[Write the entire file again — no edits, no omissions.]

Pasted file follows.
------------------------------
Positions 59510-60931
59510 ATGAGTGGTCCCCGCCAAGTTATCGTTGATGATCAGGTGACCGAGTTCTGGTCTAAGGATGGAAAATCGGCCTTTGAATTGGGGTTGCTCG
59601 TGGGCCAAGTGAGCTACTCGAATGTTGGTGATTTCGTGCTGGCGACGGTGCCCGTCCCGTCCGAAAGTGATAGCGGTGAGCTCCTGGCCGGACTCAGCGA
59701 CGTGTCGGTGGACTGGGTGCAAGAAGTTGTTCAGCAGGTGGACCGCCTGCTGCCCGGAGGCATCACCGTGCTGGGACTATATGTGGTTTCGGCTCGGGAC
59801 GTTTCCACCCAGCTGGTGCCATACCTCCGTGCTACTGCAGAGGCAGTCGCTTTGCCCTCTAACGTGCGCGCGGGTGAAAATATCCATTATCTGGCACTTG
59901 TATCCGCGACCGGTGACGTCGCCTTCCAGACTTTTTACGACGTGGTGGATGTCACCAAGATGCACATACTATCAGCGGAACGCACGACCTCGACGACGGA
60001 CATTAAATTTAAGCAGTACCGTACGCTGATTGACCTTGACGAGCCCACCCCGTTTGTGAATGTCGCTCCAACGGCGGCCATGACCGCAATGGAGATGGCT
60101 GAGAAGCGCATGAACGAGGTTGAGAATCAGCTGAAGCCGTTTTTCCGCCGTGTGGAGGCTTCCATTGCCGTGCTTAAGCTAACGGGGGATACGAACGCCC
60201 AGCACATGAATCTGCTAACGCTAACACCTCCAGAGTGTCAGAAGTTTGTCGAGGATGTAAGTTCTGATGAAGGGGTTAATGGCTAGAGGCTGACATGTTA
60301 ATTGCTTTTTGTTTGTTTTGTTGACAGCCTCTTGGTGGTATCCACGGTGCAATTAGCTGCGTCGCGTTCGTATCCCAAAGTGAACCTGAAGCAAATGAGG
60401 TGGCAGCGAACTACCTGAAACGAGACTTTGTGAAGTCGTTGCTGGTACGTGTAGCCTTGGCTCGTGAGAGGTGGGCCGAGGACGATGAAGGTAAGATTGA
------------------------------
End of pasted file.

Positions 59510-60931
59510 ATGAGTGGTCCCCGCCAAGTTATCGTTGATGATCAGGTGACCGAGTTCTGGTCTAAGGATGGAAAATCGGCCTTTGAATTGGGGTTGCTCG
59601 TGGGCCAAGTGAGCTACTCGAATGTTGGTGATTTCGTGCTGGCGACGGTGCCCGTCCCGTCCGAAAGTGATAGCGGTGAGCTCCTGGCCGGACTCAGCGA
59701 CGTGTCGGTGGACTGGGTGCAAGAAGTTGTTCAGCAGGTGGACCGCCTGCTGCCCGGAGGCATCACCGTGCTGGGACTATATGTGGTTTCGGCTCGGGAC
59801 GTTTCCACCCAGCTGGTGCCATACCTCCGTGCTACTGCAGAGGCAGTCGCTTTGCCCTCTAACGTGCGCGCGGGTGAAAATATCCATTATCTGGCACTTG
59901 TATCCGCGACCGGTGACGTCGCCTTCCAGACTTTTTACGACGTGGTGGATGTCACCAAGATGCACATACTATCAGCGGAACGCACGACCTCGACGACGGA
60001 CATTAAATTTAAGCAGTACCGTACGCTGATTGACCTTGACGAGCCCACCCCGTTTGTGAATGTCGCTCCAACGGCGGCCATGACCGCAATGGAGATGGCT
60101 GAGAAGCGCATGAACGAGGTTGAGAATCAGCTGAAGCCGTTTTTCCGCCGTGTGGAGGCTTCCATTGCCGTGCTTAAGCTAACGGGGGATACGAACGCCC
60201 AGCACATGAATCTGCTAACGCTAACACCTCCAGAGTGTCAGAAGTTTGTCGAGGATGTAAGTTCTGATGAAGGGGTTAATGGCTAGAGGCTGACATGTTA
60301 ATTGCTTTTTGTTTGTTTTGTTGACAGCCTCTTGGTGGTATCCACGGTGCAATTAGCTGCGTCGCGTTCGTATCCCAAAGTGAACCTGAAGCAAATGAGG
60401 TGGCAGCGAACTACCTGAAACGAGACTTTGTGAAGTCGTTGCTGGTACGTGTAGCCTTGGCTCGTGAGAGGTGGGCCGAGGACGATGAAGGTAAGATTGA